The human understanding when it has once adopted an opinion draws all things else to support and agree with it. — Sir Francis Bacon
If humans could answer one question to solve the world’s problems, it would be this: How do you persuade someone to believe something other than what they do?
Or so begins my free course on the psychology of persuasion.
But I stand by that claim: if we could convince political parties to compromise or feuding nations to work out peace, the world would be a much better place. And although we know a lot about the psychology of persuasion (you remember my free course, right?) we know very little about how to persuade people with extreme attitudes.
Let me give you an example.
In one of my favorite studies, researchers looked at changing participants’ attitudes toward capital punishment, a complex yet often very polarized social issue. With a mix of both strongly pro- and anti-capital punishment participants, the researchers then gave them two “scientific studies” on the effectiveness of the death penalty.
Now, in reality, the results of the two studies were completely fictionalized by the researchers; however, the methods and procedures described in them did come from actual scientific practices. Importantly, though, in one of the scientific “reports,” capital punishment was proven effective, while in the other “report,” it was not.
Simply, then, the participants were asked to evaluate the quality of research and decide which article was more convincing.
And guess what? The pro-capital punishment participants favored the study that demonstrated its effectiveness, while the anti-capital punishment people found the other, contradicting study more valid.
And even worse: both groups became more extreme in their stances after reading the information.
Because the world is so gray (even the interpretations of some scientific evidence), we typically process information in line with our previously held beliefs. And if those beliefs are extreme, the more likely we are to make up an excuse, justify, or interpret counter-evidence in whatever way best fits our established picture for the world.
Well, if people with extreme attitudes even entertain counter-arguments in the first place.
During the 2004 presidential election, researchers put “committed democrats and republicans” in a brain scanner (an fMRI) and presented them with unflattering information about their preferred candidate. And the brain scans revealed something startling: participants didn’t engage the sections of their brain involved with “cold reasoning” or emotional control.
In other words, when people with extreme attitudes are confronted with contradictory information, they don’t cognitively process it to the same extent they would for other, less “threatening” information.
So is it just impossible, then, to convince extreme people of their beliefs? In some cases, yes. But let’s look at a real world example of two groups often extremely opposed to one another: Israel and Palestine.
Researchers at three Israeli universities set out to see if they could convince Israeli participants to change their stance on the Israeli-Palestine conflict (i.e., to become less pro-Israel). But to do it, the researchers gave these participants extremely pro-Israel arguments.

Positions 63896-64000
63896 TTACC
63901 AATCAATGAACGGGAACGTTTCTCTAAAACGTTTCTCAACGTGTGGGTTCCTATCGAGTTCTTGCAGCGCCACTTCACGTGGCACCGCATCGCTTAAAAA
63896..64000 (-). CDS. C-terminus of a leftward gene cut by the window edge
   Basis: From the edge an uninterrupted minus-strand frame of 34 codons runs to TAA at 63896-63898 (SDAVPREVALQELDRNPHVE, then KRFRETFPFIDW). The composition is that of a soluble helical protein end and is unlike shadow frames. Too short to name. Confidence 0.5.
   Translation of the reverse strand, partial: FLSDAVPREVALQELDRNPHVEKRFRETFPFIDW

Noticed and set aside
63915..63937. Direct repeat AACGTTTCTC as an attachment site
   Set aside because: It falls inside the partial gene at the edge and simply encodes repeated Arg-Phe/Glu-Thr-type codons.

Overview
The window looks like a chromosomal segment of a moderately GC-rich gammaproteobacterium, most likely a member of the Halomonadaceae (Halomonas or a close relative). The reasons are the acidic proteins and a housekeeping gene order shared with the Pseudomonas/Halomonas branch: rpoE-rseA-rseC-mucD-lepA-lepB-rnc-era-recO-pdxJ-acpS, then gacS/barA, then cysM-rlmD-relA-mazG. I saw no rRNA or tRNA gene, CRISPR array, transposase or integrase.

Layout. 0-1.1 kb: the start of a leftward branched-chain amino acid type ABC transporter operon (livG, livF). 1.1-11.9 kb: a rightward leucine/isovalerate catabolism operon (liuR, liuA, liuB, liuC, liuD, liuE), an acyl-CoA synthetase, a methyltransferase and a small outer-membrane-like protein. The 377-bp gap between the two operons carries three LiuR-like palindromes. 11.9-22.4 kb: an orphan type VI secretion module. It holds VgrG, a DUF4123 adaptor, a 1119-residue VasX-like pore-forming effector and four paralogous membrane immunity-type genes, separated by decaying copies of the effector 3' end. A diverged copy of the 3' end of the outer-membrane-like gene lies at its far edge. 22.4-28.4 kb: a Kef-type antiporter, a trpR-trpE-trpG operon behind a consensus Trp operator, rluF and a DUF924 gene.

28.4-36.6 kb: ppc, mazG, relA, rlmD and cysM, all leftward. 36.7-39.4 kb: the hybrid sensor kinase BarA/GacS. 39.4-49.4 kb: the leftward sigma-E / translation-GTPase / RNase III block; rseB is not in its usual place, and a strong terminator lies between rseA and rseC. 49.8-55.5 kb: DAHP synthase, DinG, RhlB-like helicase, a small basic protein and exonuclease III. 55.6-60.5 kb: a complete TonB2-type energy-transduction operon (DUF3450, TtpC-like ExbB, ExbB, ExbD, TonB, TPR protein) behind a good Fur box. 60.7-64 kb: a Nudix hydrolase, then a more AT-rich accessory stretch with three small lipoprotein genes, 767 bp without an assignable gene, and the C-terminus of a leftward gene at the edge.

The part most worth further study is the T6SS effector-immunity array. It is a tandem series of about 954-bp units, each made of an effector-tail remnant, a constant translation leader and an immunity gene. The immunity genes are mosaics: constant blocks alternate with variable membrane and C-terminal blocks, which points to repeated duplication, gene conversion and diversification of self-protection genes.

In what’s been coined “paradoxical persuasion,” you essentially provide someone with arguments that support their current stance but take it to an even more extreme place than they’re willing to go.
For example, if you were trying to convince someone to become less opposed to capital punishment, you could make the argument: “You know what, there should be a maximum limit of 10 years for all crimes—no matter what they are—let alone ban capital punishment.” The researchers speculate that such extreme arguments force you to consider the underlying bases for your belief, which can sometimes lead to readjusting your stance.
And with this logic in the Israel-Palestine study, the researchers actually found that using this technique moderated the extreme stances.
So how can we use this information to make the world a better place? Well, the first step is educating people about the blinding power of extreme attitudes, and what better way to do that than sharing this blog?
Not As Extremely,
Psychophilosophy to Ponder: When considering how your own personal beliefs may be influencing your interpretation of the world, just consider climate change. Do you find the scientific evidence supporting the existence of climate change more valid? Or do you find the work opposing it to be more convincing? And more importantly–why? If you ask NASA, though, they side with the 97% of scientific studies documenting the existence of climate change.
Hameiri, B., Porat, R., Bar-Tal, D., Bieler, A., & Halperin, E. (2014). Paradoxical thinking as a new avenue of intervention to promote peace. Proceedings of the National Academy of Sciences, 111(30), 10996-11001.
Lord, C. G., Ross, L., & Lepper, M. R. (1979). Biased assimilation and attitude polarization: The effects of prior theories on subsequently considered evidence. Journal of personality and social psychology, 37(11), 2098.
Westen, D., Blagov, P. S., Harenski, K., Kilts, C., & Hamann, S. (2006). Neural bases of motivated reasoning: An fMRI study of emotional constraints on partisan political judgment in the 2004 US presidential election. Journal of cognitive neuroscience, 18(11), 1947-1958.